Jerusalem – The Most Venerated Site on Earth
From the Arthur Hotel in Jerusalem located on the famous Dorot Rishonim Street, I overlook the walking area of Ben-Yehuda Street, named after the founder of modern Hebrew, Eliezer Ben-Yehuda. Yehuda believed Hebrew and Zionism shared a symbiotic relationship. This location is a perfect ten-minute walk from the Old City. As I feel the warm evening breeze, I hear the buzz of this midrachov, pedestrian mall. I hear the sounds of this historic city as I watch people eating at sidewalk cafes. Street musicians play their guitars as the smell of falafel cooking is in the air, while cats wander about looking up to me to say hello in the land of milk and honey. On the Sabbath morning, I hear the sound of silence. No cars, buses, or people’s voices, only the quiet that comes from respecting the day of rest.
Between Egypt and Mesopotamia a land bridge known as Canaan connected Africa to Asia. This land passage of Canaan which became Israel was a geopolitical death trap then and today. It was predestined to be a battlefield of the ages and is one of the most volatile locations on our planet. Scholars and holy men find her to be the navel of the world. I like to visit elevated places that are instructional and educational so Jerusalem is a perfect fit. The Four Quarters of the Old City are made up of The Jewish, Muslim, Armenian and the Christian quarters. Jerusalem causes one to look more closely at everything, not just observe and definitely stop judging.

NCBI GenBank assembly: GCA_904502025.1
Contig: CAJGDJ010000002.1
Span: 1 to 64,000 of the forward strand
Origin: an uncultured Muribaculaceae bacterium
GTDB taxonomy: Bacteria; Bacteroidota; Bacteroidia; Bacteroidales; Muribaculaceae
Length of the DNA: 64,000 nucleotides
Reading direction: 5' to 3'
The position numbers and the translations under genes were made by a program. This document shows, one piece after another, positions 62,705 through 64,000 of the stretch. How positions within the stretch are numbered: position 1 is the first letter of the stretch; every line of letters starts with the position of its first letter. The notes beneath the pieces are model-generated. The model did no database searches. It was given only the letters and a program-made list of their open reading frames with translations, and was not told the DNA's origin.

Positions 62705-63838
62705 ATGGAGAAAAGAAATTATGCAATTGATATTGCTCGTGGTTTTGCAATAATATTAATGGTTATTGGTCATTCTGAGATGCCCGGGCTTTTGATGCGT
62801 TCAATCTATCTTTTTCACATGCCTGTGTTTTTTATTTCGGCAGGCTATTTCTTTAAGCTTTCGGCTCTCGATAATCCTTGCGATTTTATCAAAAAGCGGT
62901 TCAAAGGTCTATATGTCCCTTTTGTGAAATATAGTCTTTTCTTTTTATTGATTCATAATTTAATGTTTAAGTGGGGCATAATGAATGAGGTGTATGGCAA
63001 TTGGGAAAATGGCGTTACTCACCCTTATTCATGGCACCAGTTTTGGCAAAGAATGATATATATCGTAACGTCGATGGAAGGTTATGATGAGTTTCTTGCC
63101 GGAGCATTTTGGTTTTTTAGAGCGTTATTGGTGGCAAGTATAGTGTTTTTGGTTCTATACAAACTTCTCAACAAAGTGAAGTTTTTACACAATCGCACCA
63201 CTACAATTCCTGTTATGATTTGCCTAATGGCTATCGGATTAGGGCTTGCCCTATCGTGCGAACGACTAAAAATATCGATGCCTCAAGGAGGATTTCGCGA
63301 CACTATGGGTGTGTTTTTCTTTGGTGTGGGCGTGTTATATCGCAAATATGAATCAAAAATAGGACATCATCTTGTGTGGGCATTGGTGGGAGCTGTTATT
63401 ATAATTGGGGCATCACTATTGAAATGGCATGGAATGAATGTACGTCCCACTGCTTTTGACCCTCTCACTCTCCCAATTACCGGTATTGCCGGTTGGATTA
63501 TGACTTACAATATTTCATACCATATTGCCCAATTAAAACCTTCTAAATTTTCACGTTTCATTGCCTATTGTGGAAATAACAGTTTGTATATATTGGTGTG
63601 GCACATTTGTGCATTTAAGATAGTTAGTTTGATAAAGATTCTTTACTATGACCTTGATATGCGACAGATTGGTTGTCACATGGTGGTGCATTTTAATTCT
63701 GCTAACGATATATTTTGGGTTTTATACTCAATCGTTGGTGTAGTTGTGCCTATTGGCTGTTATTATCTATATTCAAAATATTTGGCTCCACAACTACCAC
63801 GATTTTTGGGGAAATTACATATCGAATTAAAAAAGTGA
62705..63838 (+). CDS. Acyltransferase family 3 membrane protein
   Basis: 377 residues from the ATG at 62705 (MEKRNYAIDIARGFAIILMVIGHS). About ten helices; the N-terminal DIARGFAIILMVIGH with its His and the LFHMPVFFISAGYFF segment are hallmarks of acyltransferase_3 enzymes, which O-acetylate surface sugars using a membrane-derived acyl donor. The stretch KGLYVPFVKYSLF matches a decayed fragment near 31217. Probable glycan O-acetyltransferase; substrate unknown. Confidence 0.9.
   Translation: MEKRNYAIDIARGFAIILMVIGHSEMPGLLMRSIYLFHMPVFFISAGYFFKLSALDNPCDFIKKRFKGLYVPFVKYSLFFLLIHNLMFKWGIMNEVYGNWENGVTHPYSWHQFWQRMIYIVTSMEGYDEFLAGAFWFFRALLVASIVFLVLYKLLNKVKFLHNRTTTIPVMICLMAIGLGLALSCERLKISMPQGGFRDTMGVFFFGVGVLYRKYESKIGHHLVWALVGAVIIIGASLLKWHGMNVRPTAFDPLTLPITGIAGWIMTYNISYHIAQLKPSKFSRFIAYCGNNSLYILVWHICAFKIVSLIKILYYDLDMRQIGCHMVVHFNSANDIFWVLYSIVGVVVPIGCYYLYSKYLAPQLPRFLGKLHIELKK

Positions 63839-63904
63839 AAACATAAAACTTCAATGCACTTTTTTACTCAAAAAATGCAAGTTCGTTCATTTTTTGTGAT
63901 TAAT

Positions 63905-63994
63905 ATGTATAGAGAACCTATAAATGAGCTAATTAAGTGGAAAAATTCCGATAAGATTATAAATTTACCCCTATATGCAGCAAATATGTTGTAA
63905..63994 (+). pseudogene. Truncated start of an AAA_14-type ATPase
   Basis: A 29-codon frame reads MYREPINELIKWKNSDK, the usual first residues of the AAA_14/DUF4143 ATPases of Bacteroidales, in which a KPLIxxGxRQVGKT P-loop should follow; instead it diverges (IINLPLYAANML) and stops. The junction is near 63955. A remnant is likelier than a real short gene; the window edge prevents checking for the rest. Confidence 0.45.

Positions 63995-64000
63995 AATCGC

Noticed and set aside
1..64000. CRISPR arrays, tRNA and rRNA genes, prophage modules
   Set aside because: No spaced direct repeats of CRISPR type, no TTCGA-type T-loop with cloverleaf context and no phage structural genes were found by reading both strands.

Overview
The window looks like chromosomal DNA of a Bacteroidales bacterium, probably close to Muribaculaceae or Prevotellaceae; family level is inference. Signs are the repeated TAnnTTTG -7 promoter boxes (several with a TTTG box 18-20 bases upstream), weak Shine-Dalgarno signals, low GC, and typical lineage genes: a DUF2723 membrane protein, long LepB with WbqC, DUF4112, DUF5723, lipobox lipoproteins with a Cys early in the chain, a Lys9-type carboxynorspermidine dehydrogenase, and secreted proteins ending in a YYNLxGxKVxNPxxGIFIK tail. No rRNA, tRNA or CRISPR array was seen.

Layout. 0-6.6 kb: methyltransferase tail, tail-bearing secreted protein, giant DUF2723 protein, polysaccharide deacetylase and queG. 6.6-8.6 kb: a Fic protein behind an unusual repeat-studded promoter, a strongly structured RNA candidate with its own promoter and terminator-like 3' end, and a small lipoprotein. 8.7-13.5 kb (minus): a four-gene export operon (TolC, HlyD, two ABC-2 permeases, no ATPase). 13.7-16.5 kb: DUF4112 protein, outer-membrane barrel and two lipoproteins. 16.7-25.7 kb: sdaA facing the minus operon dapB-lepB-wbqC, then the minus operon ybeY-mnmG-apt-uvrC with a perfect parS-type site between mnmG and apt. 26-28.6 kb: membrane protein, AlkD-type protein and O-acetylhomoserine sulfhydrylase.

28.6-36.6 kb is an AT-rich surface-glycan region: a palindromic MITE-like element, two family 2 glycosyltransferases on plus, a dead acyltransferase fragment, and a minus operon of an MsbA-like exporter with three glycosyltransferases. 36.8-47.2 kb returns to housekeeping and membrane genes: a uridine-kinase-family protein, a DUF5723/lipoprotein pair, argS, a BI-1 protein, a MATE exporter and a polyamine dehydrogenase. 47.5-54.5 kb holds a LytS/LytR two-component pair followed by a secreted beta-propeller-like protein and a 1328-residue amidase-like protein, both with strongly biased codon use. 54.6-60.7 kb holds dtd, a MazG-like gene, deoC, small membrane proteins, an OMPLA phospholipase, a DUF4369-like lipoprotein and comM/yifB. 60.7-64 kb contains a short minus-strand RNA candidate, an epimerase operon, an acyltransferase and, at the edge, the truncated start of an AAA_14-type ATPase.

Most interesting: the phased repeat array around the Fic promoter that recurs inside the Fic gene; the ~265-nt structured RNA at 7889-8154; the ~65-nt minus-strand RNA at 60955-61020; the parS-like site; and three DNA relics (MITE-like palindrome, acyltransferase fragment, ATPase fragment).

Abraham’s wanderings were around 1800 BC. The first written mention of Jerusalem appeared on Egyptian clay pottery known as execration texts around 1850 BC. Jerusalem has been called the most venerated site on earth, a halfway house between heaven and earth. The Jews have always loved Jerusalem the most, almost like a best friend where the love is constant, Jerusalem never fails to give me hope and strength.
I wandered into this shop called Sinjilawi while I was in the Muslim Quarter of Jerusalem. The colors, fabrics, smells of incense, lights and pottery grabbed my attention as I spoke to Omar Hamad, who explained to me that nine generations of his family have owned this business in the Arabic section of the Old City. I loved peeking down the fifty nine foot (eighteen meter) well that is inside their store.